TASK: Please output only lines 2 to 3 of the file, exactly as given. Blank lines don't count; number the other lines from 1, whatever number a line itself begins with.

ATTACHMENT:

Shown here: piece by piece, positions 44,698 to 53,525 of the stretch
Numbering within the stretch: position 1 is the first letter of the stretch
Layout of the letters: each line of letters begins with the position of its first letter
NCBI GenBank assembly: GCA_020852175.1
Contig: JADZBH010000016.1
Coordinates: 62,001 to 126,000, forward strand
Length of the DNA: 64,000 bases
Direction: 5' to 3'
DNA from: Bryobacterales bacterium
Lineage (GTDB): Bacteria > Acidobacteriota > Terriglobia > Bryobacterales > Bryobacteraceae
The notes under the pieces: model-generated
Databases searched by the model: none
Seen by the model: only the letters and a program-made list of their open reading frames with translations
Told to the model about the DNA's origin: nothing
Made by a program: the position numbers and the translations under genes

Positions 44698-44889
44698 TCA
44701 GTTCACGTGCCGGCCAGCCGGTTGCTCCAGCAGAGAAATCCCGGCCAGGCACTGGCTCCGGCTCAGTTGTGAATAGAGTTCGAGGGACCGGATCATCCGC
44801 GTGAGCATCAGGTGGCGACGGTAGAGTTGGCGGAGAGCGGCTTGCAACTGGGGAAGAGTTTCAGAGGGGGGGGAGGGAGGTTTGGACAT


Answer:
Numbering within the stretch: position 1 is the first letter of the stretch
Layout of the letters: each line of letters begins with the position of its first letter